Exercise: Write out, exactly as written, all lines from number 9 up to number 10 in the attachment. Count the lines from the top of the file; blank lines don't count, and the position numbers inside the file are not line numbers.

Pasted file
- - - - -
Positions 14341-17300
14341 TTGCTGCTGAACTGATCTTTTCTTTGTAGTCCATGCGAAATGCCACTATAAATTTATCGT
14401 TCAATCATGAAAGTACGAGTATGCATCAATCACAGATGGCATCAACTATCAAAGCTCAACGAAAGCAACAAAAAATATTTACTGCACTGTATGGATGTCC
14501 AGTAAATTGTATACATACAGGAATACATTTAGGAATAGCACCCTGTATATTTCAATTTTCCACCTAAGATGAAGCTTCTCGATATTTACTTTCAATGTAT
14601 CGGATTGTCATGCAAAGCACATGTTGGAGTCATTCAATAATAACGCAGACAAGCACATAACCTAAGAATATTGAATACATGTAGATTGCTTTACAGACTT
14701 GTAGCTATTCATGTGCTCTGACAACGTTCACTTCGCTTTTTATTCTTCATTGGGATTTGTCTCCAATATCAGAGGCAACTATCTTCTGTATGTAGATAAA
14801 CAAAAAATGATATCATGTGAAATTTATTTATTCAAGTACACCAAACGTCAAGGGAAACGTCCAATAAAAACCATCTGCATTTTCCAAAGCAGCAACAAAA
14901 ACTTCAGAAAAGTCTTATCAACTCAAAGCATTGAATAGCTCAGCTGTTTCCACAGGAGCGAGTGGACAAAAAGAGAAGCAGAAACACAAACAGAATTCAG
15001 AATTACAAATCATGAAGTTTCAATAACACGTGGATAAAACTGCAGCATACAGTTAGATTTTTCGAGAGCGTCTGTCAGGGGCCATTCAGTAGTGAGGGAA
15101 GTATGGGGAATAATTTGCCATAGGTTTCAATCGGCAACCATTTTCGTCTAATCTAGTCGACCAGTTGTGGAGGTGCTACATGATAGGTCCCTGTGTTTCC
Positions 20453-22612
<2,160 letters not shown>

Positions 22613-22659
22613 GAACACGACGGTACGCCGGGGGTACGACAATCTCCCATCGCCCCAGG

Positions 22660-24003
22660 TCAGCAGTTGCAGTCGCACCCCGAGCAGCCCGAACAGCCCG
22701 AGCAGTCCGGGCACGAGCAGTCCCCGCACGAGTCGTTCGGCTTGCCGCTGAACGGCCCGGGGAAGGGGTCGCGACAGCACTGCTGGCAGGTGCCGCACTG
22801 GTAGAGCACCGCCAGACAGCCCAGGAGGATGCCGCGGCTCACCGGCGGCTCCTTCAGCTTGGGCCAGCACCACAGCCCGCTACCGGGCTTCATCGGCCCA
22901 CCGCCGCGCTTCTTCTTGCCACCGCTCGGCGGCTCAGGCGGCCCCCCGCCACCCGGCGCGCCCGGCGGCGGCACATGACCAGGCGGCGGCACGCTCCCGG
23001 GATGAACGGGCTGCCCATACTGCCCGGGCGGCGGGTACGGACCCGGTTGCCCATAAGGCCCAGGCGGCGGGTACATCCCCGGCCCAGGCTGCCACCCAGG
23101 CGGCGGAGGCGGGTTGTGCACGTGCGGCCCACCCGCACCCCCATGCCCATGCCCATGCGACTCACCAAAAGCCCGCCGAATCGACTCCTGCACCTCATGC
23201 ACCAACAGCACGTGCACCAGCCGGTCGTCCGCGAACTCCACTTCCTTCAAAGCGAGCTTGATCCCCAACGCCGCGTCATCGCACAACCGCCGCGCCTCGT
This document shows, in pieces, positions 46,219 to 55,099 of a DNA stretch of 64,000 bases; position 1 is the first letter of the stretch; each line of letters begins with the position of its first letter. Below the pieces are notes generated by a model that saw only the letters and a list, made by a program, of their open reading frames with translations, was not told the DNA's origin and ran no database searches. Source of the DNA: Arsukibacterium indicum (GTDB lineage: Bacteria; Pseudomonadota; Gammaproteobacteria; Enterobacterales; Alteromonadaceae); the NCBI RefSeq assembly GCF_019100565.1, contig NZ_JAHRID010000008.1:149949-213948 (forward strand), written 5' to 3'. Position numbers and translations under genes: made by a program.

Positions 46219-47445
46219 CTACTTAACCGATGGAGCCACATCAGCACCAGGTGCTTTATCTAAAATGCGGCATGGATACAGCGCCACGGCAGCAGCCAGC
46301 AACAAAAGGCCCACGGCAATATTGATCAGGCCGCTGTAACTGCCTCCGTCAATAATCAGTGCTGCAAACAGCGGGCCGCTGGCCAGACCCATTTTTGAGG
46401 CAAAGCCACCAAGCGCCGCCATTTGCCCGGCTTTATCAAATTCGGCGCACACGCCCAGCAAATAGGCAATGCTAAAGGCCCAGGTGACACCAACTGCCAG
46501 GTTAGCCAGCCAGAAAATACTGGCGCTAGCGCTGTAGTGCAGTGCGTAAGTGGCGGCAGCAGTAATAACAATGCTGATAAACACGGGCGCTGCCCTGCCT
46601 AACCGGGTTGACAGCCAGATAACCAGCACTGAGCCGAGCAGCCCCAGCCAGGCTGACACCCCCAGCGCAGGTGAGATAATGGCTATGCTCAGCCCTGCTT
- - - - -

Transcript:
15001 AATTACAAATCATGAAGTTTCAATAACACGTGGATAAAACTGCAGCATACAGTTAGATTTTTCGAGAGCGTCTGTCAGGGGCCATTCAGTAGTGAGGGAA
15101 GTATGGGGAATAATTTGCCATAGGTTTCAATCGGCAACCATTTTCGTCTAATCTAGTCGACCAGTTGTGGAGGTGCTACATGATAGGTCCCTGTGTTTCC